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Prehistoric Texas Main

The Site and Its Natural Setting

Kincaid Shelter
Kincaid Shelter as it appeared in 1988. Carved out over the millennia by erosion and water percolating through the limestone layers, the wide, deep shelter rapidly "returned to nature" after archeological investigations were completed in 1953, becoming overgrown with brush and trees. Photo by Tom Hester.
map of Kincaid Shelter region
Kincaid Shelter lies in the Balcones Fault Zone just below the southern edge of the Edwards Plateau, an area deeply dissected by clear-flowing streams. The fault line marks an abrupt transition from the elevated limestone hills and canyonlands to the low, flat Gulf Coastal Plain. Map adapted from Erwin Raisz.
photo of hills
Steep hill slopes in the southern Edwards Plateau are thickly forested with live oaks and ashe juniper. Photo courtesy Texas Department of Transportation.
photo of mesquite tree
The thorny mesquite tree is prevalent in south Texas and well up onto the Balcones Escarpment. Its nutritious beans were an important food source for aboriginal peoples. Photo by Benny J. Simpson, courtesy of Texas A&M University at Dallas.
photo of deer
White-tailed deer browse oak trees for acorns and graze on young forbes on the Edwards Plateau. The animals, trees, and nuts were all important resources for people during prehistoric times. Deer bones were found in the upper (Archaic and Late Prehistoric) levels at Kincaid Shelter. Photo courtesy Texas Department of Transportation.
photo of shelter terrace face
A crew member from the 1953 UT-Austin field school inspects the stream bank cut in front of the shelter. TARL archives.


Kincaid Shelter (41UV2) is a stratified archeological site in Uvalde County, Texas, an area poised between the verdant, rugged beauty of the Hill Country and the more desert-like plains of South Texas. Carved into a low limestone bluff of the Cretaceous-age Anacacho formation, the shelter extends inward to form a semi-circular "room" roughly 32 feet deep by 35 feet wide (about 10 by 11 meters) in size. The shelter ceiling is an irregular dome, a feature which suggests that the shelter may have formed as a solution cavern later dissected by the river cutting into the bluff.

The shelter is located in the Balcones Fault zone near the northern edge of the Rio Grande Plain. There, the low flat land of the coastal plain gives way to a belt of low rolling hills and rocky terrain that marks the southern margin of the Edwards Plateau. Changes in surface elevation are abrupt, ranging from about 900 feet (275 m) above sea level near the shelter to more than 1,900 feet (582 m) above sea level on the plateau. The climate of the region is semi-arid, and in the vicinity of the Kincaid Shelter (as well as farther south) the climate is somewhat hotter and drier than on the higher plateau.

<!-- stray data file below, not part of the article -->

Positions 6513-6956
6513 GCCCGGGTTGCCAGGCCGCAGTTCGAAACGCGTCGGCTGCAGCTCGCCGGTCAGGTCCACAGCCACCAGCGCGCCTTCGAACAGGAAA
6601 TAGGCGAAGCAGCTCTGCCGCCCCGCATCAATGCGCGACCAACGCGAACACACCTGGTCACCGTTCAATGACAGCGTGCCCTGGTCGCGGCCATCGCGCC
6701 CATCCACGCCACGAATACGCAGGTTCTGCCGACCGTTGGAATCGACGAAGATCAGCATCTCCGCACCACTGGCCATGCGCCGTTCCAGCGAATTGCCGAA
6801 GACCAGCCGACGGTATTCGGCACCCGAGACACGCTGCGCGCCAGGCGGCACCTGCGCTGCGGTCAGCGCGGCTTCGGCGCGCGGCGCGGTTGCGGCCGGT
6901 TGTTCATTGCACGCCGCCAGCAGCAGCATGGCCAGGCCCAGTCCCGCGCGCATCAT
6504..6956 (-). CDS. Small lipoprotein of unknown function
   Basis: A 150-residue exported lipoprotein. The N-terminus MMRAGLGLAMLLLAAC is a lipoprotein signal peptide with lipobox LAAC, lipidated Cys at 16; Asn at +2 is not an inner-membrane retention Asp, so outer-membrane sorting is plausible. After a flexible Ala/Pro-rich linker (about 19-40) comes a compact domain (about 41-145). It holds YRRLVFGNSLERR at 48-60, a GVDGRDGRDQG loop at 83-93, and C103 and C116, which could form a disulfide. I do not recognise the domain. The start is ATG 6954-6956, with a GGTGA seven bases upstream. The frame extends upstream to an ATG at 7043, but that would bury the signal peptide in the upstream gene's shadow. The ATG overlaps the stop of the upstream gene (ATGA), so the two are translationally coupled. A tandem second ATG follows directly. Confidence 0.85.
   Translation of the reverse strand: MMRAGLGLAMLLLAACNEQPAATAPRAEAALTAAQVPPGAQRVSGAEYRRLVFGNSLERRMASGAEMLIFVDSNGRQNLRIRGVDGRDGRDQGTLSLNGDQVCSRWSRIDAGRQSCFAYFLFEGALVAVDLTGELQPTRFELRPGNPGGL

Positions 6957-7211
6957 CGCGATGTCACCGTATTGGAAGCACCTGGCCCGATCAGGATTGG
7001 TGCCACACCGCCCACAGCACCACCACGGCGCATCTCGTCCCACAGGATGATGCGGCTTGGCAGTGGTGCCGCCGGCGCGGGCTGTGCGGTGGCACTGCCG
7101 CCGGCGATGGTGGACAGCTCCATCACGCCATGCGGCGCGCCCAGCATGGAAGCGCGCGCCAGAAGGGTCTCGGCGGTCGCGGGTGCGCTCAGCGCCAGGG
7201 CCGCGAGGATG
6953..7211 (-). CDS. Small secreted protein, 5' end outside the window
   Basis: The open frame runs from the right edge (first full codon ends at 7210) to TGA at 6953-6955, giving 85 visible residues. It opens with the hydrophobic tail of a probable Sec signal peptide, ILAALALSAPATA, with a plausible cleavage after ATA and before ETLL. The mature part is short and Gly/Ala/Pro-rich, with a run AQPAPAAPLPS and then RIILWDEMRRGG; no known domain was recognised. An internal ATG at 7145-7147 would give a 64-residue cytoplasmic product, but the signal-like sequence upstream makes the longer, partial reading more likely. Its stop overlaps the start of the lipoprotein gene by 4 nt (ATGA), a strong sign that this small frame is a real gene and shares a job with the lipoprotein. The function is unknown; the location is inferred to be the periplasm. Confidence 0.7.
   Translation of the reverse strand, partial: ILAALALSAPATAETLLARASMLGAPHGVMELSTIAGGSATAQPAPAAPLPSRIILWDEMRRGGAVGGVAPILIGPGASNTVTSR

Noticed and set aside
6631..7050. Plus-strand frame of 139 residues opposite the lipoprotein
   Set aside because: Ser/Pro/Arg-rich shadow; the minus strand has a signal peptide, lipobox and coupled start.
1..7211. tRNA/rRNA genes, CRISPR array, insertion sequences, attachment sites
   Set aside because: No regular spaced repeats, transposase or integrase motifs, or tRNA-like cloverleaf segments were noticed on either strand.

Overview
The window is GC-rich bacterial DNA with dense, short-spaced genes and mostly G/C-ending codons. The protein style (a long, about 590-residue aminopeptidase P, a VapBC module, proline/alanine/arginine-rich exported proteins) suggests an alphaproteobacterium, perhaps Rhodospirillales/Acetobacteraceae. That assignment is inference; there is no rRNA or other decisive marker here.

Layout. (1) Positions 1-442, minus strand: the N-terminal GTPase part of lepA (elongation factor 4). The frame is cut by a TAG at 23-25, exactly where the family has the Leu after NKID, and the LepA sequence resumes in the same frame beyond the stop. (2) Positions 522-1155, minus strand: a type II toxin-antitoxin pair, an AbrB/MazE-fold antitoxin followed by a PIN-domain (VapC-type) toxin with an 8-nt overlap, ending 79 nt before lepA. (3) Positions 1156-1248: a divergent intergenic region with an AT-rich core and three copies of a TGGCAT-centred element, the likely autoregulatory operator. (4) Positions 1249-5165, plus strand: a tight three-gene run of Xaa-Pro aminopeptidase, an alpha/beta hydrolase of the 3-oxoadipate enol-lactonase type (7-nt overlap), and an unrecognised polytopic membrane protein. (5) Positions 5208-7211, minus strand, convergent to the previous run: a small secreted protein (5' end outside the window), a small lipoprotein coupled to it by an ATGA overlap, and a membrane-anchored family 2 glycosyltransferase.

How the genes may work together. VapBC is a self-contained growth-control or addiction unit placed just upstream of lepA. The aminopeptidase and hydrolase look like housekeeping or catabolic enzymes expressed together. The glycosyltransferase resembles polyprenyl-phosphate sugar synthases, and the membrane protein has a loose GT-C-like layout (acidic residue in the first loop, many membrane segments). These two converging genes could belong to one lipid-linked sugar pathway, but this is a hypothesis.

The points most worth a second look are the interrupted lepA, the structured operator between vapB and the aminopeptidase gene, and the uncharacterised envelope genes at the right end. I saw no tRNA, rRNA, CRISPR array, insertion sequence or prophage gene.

The Kincaid Shelter lies within an ecotone, or transitional zone between different plant communities—the Tamaulipan biotic province of the coastal plain and the Balconian biotic province of the Edwards Plateau. For prehistoric peoples, this meant a rich mix of resources—nuts, fruits, seeds, and various kinds of wildlife—was available nearby. By striking off in different directions, different sets of resources were encountered.

The Tamaulipan is dominated by thorny and arid-adapted brush such as mesquite, acacia, cenizo, white brush, prickly pear and tasajillo. Within the Balconian province, oak and juniper savannas dominate the uplands and slopes and hardwood forests line canyons and valleys. Bald cypress, sycamore, black willow, pecan, black walnut, and other trees thrive along more-permanent streams. Species characteristic of both biotic provinces occur in the immediate vicinity of Kincaid Shelter.

The Sabinal River today flows within 500 feet of the shelter. Its headwaters lie about 40 miles to the north on the Edwards Plateau. Within the plateau, the river is deeply entrenched in Cretaceous limestones of the Glen Rose, Comanche Peak, and Edwards formations. Springs issuing from the porous Glen Rose maintain a nearly permanent flow of water for a distance of 20 to 25 miles. During periods of normal flow, the water disappears underground at the Balcones Fault zone not far upstream from Kincaid Shelter. The water drains into thick streambed gravels and through a series of fractures in the Edwards Limestone. During major floods, the Sabinal flows across the fault zone and onto the Gulf Coastal Plain where it joins the Frio River.

At Kincaid Shelter, the Sabinal is dry most of the time, but a semi-permanent pool is present about 2500 feet (762 meters) downstream. This pool has been known to dry-up in historical times (e.g. summer of 1953), but standing water persisted in another pool about one-half mile upstream from the shelter. A pool also remained about three miles downstream during the prolonged drought of the 1950s.